GOP needs to ‘reach across the aisle’ in budget talks
In response to Sen. Joni Ernst’s article in the Sept. 28 edition of the Clinton Herald, I would like to point out that her proposed program of Prime Cuts (Cancel Unnecessary Transactions & Spending) is just a feel-good measure by the GOP to relieve them of their guilt for blowing up the national debt in two sessions of Congress during the last administration.
The biggest was the massive tax cut for the ultra-rich corporations and citizens.
Let’s be clear, neither political party is solely responsible for the creation of or the increase of the national debt. The Democrats are accused of tax and spend while the GOP look at themselves to be more fiscally responsible, touting smaller government for the welfare of the working class. They are showing themselves to be concentrating more on less government oversight for the wealthiest of our nation but then turn to their frugal side when it comes to supporting programs for the working class that they so lovingly claim they champion.
Being someone who considers himself an Independent voter but will caucus with the Democratic Party, some of the items on the President’s wish list of the Build Back Better program may be a little too far out on a limb for achieving right now, but as a whole, the proposals for improved physical infrastructure, education, steps toward energy independence and clean air policies, along with social programs will help the working class of this country. There is no reason for the GOP to not bargain in good faith and “reach across the aisle”.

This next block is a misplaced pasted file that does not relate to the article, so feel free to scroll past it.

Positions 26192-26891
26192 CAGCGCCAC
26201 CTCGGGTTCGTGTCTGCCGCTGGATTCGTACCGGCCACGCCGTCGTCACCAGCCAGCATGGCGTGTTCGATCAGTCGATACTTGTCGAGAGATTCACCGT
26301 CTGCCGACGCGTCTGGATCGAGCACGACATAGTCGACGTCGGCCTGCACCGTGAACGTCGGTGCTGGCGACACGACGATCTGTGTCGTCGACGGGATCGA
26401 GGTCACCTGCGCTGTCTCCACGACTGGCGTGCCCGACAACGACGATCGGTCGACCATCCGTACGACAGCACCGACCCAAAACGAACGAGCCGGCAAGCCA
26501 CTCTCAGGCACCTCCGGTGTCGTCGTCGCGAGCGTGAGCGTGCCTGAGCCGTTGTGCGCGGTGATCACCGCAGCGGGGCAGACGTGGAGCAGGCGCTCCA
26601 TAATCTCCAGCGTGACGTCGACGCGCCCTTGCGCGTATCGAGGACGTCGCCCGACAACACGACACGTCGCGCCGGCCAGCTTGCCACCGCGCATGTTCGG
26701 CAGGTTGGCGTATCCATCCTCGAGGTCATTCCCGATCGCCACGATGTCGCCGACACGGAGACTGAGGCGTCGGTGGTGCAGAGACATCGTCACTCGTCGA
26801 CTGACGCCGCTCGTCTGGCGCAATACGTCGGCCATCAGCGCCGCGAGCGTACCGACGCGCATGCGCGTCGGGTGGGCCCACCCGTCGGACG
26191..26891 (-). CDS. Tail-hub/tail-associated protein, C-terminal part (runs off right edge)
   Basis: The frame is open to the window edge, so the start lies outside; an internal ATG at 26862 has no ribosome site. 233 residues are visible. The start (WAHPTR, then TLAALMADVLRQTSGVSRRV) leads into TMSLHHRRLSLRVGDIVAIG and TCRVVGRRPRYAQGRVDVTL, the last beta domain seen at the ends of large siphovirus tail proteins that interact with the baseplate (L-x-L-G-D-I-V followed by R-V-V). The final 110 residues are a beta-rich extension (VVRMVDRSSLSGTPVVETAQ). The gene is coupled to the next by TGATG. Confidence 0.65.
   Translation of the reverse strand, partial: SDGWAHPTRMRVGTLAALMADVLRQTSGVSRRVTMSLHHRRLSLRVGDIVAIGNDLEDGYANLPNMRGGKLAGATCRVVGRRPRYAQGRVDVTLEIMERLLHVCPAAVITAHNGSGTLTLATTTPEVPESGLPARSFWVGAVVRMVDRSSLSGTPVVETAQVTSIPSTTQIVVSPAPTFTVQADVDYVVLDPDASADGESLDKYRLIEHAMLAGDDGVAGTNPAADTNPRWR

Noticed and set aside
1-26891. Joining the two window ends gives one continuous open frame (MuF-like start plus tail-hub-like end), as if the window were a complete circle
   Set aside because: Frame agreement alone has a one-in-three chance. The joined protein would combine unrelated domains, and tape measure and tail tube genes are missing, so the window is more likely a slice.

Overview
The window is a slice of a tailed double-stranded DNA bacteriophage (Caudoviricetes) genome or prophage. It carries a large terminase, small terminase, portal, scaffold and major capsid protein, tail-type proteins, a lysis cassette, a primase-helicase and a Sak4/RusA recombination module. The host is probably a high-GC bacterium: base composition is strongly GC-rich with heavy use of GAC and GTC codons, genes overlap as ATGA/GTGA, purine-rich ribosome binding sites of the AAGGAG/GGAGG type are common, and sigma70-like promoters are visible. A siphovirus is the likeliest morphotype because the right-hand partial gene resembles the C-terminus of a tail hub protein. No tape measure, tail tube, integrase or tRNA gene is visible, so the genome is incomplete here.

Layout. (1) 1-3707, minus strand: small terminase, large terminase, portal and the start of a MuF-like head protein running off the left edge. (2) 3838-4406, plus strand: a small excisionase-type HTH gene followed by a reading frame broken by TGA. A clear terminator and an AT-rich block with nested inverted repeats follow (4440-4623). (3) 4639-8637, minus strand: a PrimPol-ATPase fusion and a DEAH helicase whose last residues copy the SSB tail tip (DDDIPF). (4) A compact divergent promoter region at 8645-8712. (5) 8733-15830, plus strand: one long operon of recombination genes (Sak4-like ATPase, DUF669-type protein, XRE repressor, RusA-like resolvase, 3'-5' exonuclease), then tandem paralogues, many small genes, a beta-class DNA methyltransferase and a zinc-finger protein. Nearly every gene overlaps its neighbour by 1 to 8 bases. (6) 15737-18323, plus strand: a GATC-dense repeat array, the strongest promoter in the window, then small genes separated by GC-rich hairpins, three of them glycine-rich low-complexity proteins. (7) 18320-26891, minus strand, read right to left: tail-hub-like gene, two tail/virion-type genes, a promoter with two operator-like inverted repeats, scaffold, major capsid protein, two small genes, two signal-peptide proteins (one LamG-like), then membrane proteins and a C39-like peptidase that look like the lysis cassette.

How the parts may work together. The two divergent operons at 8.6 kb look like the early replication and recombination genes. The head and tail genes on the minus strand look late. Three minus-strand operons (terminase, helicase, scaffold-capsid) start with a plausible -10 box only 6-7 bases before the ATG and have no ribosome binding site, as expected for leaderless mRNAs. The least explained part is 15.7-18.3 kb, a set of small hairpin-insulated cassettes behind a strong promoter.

When the GOP served up those massive tax cuts three years ago, there was no talk of reaching across the aisle or even worries of expanding the national debt.
If I recall accurately, President Trump was more than willing to shut down the government twice, but that would have been on the GOP’s watch so in order to save face, they were forced to work with the Democrats to raise the spending limits to keep the government from defaulting.
So now why is the GOP balking to work with the President on his proposals? Could it be that they don’t want to take back the huge tax credits that benefited the few to pay for programs that will benefit a majority and hold the real possibility of raising revenue through job growth? Thusly paying down our nation’s debt?
So in my opinion Sen. Ernst it is being very heavy handed that they should put all of the blame on the Democrats for the existence and growth of the national debt.
Spending programs and revenue are equal partners in balancing a budget whether it be a household or a country.
But I will agree that for generations to come the working class will be saddled with our rising debt. That responsibility lies on everyone’s shoulders in Congress, past and present, despite party affiliation!
Joel Butz, Clinton